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People with short attention spans must love the age of the Internet. Individuals can flit from item to item with the click of a mouse and never really focus on anything.

That the Internet is important goes without saying. When events like 9/11 occur, where would we be without it?

But there are many things that require focus, concentration and a well thought out plan of execution. One of those things is coin collecting.

If you had told me that when I was 11, newly employed with a paper route and making buying and selling decisions related to my coin collection, I probably would have politely listened and then gone off to find my friends.

Lifetime plan? Are you kidding? I was having fun.

But coin collecting is a lifetime occupation whether I would recognize it or not. I had a plan. I was following it. I just didn’t know it was a plan. I was simply filling the holes in my Whitman albums.

When I needed a 1949-S Roosevelt, dime, I ordered it.

The matter of the empty hole for the 1940-D Washington quarter arose, so I ordered it. I decided to skip the 1932-D and 1932-S until I had more money and ended up picking up two of the most worn coins you ever did see at a coin show when I was older and more mobile.

How about the 1950-D nickel, and the 1938-D and 1938-S? I ordered them.

As I filled each album, I went on to the next denomination. Like almost everybody else, I started with cents and worked my way up the ladder, but somehow I couldn’t bring myself to do nickels until I circled back and picked them up as the last of the modern series.

Coin collecting was truly a lifetime occupation. For  me, it literally turned into a professional occupation when I walked in the front door of Krause Publications for my job interview with Cliff Mishler in 1978.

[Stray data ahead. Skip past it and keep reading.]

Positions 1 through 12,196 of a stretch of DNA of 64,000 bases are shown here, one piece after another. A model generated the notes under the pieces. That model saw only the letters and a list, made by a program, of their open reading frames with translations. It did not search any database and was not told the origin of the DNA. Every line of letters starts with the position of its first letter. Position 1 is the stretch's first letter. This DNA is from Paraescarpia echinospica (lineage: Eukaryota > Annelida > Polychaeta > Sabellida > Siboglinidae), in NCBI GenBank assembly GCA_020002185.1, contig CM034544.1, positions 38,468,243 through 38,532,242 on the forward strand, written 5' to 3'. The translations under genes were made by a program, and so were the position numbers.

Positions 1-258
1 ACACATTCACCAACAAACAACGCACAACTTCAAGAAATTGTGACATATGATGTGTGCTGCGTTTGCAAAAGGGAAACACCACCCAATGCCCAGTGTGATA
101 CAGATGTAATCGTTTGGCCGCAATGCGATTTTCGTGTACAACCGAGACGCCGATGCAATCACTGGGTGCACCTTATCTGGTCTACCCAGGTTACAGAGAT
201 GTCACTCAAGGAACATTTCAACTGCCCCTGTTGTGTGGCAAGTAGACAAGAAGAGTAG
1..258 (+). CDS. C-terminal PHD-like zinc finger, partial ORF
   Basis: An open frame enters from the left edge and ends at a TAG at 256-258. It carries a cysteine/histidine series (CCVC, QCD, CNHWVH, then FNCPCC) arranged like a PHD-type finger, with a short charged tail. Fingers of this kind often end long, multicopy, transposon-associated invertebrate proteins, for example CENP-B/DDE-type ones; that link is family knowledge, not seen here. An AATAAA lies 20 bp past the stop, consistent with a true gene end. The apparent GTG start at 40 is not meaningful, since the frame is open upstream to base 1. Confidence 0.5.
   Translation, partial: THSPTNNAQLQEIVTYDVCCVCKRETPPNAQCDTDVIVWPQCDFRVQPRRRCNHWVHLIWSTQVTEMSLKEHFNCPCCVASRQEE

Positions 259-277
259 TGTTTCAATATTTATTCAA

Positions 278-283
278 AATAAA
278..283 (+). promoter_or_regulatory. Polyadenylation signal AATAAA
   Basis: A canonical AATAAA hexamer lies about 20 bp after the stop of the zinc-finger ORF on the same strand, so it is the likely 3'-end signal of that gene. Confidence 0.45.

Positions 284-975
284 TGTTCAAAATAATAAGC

But who thinks of coin collecting that way? Certainly too few of us. It is tough to do. It is easy to get distracted. Some collectors do manage to do it. I have been active long enough to see Young Numismatists become go-getter dealers. When I’d see the late Herb and Martha Schingoethe at paper money shows, I knew they were buying. They were pointed out to me. They had a plan. They wanted everything and had the means to acquire most of it. Now their collection has been broken up in a series of Smythe and SpinkSmythe auctions.

It is amazing what persistent effort can accomplish in this field.

While they were doing this, they wouldn’t let themselves be photographed and they wouldn’t ever give a quote for a news story no matter how many times I asked down through the years. It wasn’t a part of their plan.

Most collectors don’t have the means to buy everything. So focus. Pick what you are interested in and then do it. Don’t stop part way along. Don’t get discouraged by the recession. Stretch out your time frame when you need to. Remember, it is a lifetime plan. That’s enough time to do something well and the best part is only you know what that is and only you can do it.

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